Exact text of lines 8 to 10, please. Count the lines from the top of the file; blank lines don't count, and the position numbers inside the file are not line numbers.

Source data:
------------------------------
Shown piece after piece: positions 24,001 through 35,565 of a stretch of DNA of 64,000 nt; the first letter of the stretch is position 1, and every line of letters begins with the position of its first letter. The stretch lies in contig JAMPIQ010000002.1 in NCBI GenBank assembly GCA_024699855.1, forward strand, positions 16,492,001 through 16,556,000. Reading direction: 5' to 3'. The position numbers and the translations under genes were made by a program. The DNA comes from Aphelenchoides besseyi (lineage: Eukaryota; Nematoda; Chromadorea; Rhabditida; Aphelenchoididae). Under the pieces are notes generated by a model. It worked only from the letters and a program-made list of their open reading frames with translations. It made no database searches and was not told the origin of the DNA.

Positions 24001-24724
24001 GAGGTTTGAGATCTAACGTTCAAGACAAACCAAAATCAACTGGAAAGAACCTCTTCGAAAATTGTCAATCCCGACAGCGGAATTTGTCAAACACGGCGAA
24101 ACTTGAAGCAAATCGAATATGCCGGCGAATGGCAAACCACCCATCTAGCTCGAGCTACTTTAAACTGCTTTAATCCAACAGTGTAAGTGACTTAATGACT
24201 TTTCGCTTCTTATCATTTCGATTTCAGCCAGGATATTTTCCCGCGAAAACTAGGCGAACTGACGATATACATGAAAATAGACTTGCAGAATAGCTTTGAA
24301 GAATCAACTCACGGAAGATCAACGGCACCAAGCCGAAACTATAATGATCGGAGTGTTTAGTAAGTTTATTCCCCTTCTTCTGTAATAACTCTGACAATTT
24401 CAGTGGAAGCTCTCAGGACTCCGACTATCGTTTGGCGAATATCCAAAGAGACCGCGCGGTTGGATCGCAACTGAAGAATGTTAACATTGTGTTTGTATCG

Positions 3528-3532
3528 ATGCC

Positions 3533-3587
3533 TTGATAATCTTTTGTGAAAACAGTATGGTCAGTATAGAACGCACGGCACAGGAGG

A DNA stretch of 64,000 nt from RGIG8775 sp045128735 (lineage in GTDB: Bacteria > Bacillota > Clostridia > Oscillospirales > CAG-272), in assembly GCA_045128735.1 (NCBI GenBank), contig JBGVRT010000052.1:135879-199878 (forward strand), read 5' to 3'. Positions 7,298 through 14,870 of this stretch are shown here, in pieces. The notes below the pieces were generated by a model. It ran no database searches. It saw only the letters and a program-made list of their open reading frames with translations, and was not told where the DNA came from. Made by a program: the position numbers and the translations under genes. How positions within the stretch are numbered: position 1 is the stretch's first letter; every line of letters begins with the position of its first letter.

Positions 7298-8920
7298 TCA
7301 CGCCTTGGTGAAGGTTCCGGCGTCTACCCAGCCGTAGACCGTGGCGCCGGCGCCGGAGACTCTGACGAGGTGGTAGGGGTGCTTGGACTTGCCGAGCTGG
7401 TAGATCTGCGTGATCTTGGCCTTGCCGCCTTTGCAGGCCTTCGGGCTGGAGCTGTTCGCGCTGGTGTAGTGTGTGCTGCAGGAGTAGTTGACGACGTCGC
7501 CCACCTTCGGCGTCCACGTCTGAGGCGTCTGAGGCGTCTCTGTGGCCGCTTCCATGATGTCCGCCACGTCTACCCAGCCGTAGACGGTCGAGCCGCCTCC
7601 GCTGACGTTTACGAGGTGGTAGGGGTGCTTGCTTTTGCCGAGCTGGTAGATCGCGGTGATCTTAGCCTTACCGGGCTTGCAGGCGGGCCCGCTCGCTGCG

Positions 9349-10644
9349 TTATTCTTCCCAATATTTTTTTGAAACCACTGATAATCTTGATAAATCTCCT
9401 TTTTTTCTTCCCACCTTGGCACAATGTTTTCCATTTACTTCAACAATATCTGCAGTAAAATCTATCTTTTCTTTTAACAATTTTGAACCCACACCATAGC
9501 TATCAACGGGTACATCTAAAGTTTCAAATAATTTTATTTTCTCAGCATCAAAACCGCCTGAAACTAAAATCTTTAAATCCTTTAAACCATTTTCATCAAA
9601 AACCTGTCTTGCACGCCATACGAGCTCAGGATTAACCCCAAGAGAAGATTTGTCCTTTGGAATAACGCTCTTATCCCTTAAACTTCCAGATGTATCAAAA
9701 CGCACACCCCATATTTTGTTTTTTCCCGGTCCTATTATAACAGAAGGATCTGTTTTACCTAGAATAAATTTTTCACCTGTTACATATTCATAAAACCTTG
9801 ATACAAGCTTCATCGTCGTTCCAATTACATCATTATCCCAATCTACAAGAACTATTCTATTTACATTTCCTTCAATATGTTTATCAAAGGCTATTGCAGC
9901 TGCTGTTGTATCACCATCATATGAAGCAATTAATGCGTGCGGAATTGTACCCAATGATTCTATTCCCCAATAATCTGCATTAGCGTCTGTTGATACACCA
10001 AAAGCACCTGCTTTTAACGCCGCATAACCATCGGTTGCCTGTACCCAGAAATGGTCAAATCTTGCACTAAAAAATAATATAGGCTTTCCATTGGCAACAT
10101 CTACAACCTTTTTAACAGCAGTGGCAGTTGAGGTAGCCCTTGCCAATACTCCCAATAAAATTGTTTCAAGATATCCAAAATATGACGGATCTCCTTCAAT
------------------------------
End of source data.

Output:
Positions 3528-3532
3528 ATGCC

Positions 3533-3587